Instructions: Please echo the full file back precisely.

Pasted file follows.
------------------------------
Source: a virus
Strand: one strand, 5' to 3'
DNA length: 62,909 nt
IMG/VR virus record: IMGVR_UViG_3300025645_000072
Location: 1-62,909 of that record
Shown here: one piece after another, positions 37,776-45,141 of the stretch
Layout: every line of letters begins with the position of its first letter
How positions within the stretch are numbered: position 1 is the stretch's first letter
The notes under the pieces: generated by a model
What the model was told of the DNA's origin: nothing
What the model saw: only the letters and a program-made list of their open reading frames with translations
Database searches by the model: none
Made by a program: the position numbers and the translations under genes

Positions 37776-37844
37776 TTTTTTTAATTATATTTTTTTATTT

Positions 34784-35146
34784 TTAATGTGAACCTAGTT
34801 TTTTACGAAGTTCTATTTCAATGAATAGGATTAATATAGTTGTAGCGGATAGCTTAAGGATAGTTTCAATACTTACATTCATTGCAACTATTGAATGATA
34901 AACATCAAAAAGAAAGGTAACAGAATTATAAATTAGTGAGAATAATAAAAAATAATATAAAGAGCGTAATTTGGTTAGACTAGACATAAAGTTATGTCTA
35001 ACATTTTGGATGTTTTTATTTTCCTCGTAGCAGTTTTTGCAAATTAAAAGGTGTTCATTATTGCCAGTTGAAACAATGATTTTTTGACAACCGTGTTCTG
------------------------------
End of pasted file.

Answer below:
Source: a virus
Strand: one strand, 5' to 3'
DNA length: 62,909 nt
IMG/VR virus record: IMGVR_UViG_3300025645_000072
Location: 1-62,909 of that record
Shown here: one piece after another, positions 37,776-45,141 of the stretch
Layout: every line of letters begins with the position of its first letter
How positions within the stretch are numbered: position 1 is the stretch's first letter
The notes under the pieces: generated by a model
What the model was told of the DNA's origin: nothing
What the model saw: only the letters and a program-made list of their open reading frames with translations
Database searches by the model: none
Made by a program: the position numbers and the translations under genes

Positions 37776-37844
37776 TTTTTTTAATTATATTTTTTTATTT

Positions 34784-35146
34784 TTAATGTGAACCTAGTT
34801 TTTTACGAAGTTCTATTTCAATGAATAGGATTAATATAGTTGTAGCGGATAGCTTAAGGATAGTTTCAATACTTACATTCATTGCAACTATTGAATGATA
34901 AACATCAAAAAGAAAGGTAACAGAATTATAAATTAGTGAGAATAATAAAAAATAATATAAAGAGCGTAATTTGGTTAGACTAGACATAAAGTTATGTCTA
35001 ACATTTTGGATGTTTTTATTTTCCTCGTAGCAGTTTTTGCAAATTAAAAGGTGTTCATTATTGCCAGTTGAAACAATGATTTTTTGACAACCGTGTTCTG